Return of the Computer Lab?

So, things move in cycles.

In the beginning, there were computer labs in schools. Apple IIe computers in nice rows, or better still all facing the wall so you you could see all the kids’ screens in one sweeping glance. Not long after that, we connected them all together with Phonenet cables so they could have (gasp) a shared file folder.

Anyway, things moved on. Computers became more integrated into the curriculum, so they moved into the classroom where the core curriculum action was, instead of being a “field trip” to the computer teacher in some windowless room elsewhere in the building.

Before long, though, the three computers against the wall in the classrooms weren’t enough. So we tried to cram six in there, and a networked printer. Then we had laptop carts (scary, heavy things) with a laser printer on top competing for space with a wireless access point. You didn’t want to run over anyone’s toes with a 20 laptop cart, I assure you.

Next step, 1:1 laptops for the students, and they went home with the kids as well. Some schools ran 1:1 programs smoothly, and others had quite a few challenges with reliability and curricular integration. Early educational-specific computers, like the Emate 300, didn’t catch on because they seemed too limited or too unusual.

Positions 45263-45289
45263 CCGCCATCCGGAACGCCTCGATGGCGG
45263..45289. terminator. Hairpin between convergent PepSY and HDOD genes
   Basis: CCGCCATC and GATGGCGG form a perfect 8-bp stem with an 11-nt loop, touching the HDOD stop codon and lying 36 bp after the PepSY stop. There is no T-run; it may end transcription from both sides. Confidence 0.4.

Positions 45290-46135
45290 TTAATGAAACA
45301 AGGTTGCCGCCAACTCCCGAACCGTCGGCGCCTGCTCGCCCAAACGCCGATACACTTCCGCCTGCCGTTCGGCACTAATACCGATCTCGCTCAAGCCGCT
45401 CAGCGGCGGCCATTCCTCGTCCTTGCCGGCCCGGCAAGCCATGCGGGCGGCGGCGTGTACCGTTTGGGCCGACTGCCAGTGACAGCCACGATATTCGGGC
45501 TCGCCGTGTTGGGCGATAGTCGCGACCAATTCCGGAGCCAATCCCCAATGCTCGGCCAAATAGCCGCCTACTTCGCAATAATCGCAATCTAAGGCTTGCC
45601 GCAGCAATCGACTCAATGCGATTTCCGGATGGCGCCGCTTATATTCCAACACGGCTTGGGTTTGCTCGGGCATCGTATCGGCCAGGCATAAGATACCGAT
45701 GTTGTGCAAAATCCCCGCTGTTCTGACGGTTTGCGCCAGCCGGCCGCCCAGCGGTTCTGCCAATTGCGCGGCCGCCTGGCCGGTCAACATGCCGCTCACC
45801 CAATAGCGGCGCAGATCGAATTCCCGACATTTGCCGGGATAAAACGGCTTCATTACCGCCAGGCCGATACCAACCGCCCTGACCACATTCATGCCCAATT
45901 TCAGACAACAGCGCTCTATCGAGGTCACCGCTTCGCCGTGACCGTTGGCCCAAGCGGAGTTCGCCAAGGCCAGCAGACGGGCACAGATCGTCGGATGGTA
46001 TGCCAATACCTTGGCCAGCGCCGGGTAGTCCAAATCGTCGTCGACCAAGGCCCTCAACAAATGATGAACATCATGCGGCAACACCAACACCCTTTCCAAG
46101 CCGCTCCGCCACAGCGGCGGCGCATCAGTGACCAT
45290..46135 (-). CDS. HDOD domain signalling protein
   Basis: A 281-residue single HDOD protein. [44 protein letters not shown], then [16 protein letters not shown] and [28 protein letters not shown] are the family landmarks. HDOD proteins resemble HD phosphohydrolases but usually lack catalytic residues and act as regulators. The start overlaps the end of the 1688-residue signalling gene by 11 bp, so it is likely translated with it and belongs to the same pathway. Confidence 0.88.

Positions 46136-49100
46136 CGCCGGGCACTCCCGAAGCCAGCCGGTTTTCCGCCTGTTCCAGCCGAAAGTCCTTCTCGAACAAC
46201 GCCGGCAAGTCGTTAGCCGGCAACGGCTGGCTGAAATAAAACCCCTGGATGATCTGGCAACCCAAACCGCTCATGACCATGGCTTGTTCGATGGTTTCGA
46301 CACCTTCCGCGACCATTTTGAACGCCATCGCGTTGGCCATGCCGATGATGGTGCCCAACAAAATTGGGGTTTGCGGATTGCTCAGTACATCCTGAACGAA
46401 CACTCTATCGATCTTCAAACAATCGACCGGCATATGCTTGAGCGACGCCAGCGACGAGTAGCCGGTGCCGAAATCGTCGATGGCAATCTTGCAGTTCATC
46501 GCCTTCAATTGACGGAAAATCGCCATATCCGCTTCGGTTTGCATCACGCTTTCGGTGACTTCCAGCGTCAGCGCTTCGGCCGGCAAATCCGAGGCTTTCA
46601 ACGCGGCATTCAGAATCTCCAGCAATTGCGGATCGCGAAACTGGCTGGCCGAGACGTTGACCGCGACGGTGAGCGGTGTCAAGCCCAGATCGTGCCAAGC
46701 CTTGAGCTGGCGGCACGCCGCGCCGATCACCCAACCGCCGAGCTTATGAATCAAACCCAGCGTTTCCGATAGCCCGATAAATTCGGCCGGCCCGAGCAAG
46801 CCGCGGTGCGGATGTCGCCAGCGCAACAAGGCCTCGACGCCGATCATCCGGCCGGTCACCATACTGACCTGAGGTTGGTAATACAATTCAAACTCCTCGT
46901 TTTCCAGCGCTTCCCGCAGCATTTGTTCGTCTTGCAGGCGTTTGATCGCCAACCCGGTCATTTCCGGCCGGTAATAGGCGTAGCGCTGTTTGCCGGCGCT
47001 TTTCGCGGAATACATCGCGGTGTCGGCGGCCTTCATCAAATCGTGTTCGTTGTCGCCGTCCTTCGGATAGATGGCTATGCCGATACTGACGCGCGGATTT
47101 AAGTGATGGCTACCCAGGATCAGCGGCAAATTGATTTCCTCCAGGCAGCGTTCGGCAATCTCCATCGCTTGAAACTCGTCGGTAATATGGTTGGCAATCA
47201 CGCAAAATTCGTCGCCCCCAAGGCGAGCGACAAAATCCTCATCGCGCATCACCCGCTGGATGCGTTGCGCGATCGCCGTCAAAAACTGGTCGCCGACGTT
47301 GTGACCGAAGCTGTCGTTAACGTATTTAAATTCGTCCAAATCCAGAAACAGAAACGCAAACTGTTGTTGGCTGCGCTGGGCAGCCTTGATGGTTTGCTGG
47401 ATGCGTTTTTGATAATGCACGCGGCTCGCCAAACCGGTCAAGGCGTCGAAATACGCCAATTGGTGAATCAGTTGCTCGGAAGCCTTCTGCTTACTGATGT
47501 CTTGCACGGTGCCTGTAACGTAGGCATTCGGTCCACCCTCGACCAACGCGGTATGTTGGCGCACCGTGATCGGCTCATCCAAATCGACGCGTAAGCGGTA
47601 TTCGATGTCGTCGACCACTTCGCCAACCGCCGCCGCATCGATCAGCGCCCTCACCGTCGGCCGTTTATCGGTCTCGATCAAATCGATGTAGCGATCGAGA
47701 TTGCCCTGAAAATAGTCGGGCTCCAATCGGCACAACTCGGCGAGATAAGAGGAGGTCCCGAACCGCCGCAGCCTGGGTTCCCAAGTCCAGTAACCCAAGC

As I ponder the Asus Eee PC, I’m sure it will receive the same criticism as other palm top computers– the keyboard seems too small, there are 20 programs I can name that won’t run on it, and the screen is only seven inches diagonally.

At the same time, I could see something else happen. They might sell like iPods. Or a competitor to the Eee PC might sell like iPods. In other words, they may be around in great numbers, and they may or may not be allowed in schools.

Despite the small keyboards and screens, and the inability to run either Final Cut Pro or Mathematica, I wonder if the future isn’t going to include computers that are bigger than cell phones, smaller than Macbooks, and cheap and cool enough to sell like iPods. I also wonder if they might eventually be a reasonable choice for reasonable computing, like web research, some writing, and organizing your time and files. This might be a significant or majority percentage of what students need to do during a fair chunk of the school day.

However, it’s unlikely they will do Final Cut Pro 4, or Mathematica, or Adobe Creative Suite 7. Maybe the computer labs are coming back, not only to do things that palmtops can’t, but also to exceed what the home desktops can do as well. They could support a balanced response to the horizontal needs (routine) and vertical needs (exceptional) of the modern student.

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